Federal health officials have now confirmed 28 cases, including six in men, of a rare blood clotting disorder in adults who have received the Johnson & Johnson Covid-19 vaccine.
Dr. Tom Shimabukuro, the deputy director of the immunization safety office at the Centers for Disease Control and Prevention, presented the new cases on Wednesday at a meeting of a panel of advisers to the C.D.C.
The figure is an increase from the 15 confirmed cases, all of which were in women, that were reported at last month’s meeting.
Although officials have now identified a handful of cases in men, women — especially those between the ages of 30 and 49 — appear to remain at elevated risk. “The trend is that the reporting rates are higher in females compared to males in all age categories,” Dr. Shimabukuro said at the meeting.
Patients with the rare but serious disorder develop both blood clots, often in the brain, and low levels of platelets, blood components that promote clotting. The disorder is a “rare, clinically serious and potentially life-threatening condition,” Dr. Shimabukuro said.
Last month, after reports first emerged that six women who had received the vaccine had developed the disorder, federal health officials recommended pausing use of the vaccine while they investigated. They lifted the suspension 10 days later and added a warning about the potential risks to the vaccine’s label, which notes that a connection between the vaccine and the condition is “plausible.”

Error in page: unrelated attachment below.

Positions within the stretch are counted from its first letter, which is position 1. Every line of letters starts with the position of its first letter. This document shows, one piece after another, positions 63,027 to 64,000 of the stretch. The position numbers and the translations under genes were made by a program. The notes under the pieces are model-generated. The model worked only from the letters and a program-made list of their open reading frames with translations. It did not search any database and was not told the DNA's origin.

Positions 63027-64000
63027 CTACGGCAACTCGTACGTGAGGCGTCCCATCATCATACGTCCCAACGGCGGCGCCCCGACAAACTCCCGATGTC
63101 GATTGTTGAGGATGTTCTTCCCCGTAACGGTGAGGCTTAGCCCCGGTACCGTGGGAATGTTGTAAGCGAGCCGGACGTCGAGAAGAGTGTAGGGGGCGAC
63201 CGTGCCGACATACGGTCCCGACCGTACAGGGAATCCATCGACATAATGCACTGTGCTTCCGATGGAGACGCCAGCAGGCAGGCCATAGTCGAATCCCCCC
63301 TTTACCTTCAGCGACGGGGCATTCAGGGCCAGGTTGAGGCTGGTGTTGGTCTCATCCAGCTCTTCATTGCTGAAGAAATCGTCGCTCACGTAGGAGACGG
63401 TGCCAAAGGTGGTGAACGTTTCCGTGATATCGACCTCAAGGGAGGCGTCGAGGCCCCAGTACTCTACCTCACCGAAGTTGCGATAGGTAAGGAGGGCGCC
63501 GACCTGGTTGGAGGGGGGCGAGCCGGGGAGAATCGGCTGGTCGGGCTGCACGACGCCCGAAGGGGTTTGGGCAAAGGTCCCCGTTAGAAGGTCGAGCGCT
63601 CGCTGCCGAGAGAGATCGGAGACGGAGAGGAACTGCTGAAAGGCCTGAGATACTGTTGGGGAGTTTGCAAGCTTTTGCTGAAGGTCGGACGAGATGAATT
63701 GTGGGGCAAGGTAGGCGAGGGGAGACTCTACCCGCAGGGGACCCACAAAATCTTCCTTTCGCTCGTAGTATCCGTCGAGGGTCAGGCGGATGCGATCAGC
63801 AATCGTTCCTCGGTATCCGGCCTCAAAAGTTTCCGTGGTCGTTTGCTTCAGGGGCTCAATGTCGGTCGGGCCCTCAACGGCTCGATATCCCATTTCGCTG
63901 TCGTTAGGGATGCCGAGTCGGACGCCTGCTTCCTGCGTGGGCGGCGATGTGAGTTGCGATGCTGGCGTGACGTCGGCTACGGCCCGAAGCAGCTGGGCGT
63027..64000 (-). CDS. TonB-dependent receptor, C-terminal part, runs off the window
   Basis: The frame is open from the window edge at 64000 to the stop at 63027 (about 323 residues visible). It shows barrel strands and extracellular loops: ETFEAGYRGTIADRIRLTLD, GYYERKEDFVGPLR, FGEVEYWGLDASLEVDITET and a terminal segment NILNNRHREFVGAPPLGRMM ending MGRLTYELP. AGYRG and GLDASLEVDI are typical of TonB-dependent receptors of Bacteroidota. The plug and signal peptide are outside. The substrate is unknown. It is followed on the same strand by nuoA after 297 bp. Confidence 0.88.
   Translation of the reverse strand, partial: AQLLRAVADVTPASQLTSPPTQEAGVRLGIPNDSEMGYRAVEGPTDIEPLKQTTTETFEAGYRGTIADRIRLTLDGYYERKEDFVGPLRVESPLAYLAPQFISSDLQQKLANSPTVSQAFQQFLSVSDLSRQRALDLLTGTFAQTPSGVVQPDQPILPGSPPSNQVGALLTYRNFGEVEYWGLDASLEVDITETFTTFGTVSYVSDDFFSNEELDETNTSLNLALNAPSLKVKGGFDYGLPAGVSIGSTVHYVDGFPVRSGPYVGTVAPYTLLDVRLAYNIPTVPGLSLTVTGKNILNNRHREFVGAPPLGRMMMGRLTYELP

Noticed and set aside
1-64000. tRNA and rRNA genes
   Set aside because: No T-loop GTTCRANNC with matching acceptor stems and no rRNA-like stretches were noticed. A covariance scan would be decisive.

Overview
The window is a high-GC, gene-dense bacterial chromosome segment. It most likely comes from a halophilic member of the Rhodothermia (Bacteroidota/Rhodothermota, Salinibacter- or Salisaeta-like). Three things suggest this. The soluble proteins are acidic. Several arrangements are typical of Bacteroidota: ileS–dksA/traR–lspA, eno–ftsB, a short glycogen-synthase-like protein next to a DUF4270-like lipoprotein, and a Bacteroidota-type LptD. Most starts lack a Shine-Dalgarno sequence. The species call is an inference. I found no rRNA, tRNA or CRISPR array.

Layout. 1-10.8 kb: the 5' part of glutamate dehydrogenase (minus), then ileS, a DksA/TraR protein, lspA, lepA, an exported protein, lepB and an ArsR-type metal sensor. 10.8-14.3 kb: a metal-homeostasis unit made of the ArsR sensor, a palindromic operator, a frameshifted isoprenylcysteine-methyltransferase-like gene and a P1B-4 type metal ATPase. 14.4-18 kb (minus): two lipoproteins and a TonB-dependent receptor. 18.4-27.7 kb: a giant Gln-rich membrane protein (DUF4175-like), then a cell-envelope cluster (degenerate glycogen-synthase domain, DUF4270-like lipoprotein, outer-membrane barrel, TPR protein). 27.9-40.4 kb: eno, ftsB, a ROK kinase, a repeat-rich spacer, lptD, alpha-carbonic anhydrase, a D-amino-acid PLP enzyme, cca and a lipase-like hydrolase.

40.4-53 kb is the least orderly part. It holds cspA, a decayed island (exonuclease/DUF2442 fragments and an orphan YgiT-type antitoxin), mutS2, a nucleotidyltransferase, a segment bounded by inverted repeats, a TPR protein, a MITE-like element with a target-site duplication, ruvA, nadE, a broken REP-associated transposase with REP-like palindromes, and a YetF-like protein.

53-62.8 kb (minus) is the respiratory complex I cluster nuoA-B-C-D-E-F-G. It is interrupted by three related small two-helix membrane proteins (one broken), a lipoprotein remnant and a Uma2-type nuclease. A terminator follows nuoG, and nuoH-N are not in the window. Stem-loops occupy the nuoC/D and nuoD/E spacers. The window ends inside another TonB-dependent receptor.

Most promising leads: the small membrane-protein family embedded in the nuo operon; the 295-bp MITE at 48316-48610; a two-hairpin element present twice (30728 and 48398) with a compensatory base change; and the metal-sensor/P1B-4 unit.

Twenty-two of the confirmed cases so far have been in women, and six have been in men. All were in adults between the ages of 18 and 59 who received the vaccine before the national pause. (There was also one additional case recorded in a 25-year-old man who participated in the clinical trial.)
Three people have died and four remain hospitalized, including one who is in intensive care. No new deaths have been documented since last month’s meeting, Dr. Shimabukuro said.
The overall risk remains exceedingly low. More than 9 million doses of the Johnson & Johnson vaccine have now been administered in the United States.
There have been 12.4 cases per million doses among women between the ages of 30-39 and 9.4 cases per million doses among women between 40 and 49, the two demographic groups that appear to be at highest risk. Among older women and men of all ages, there were fewer than 3 cases per million doses.
Among the 28 confirmed cases, 12 people who developed the disorder had obesity, 7 had high blood pressure, 3 had diabetes, and 3 were taking estrogen, though it is not yet clear whether any of those factors might substantially increase the risk of the disorder.
Officials will continue to monitor for cases of the clotting disorder in people who have been vaccinated, Dr. Shimabukuro said.
There have been no confirmed cases of the clotting disorder following the Pfizer-BioNTech or Moderna vaccines, which employ a different technology, Dr. Shimabukuro said.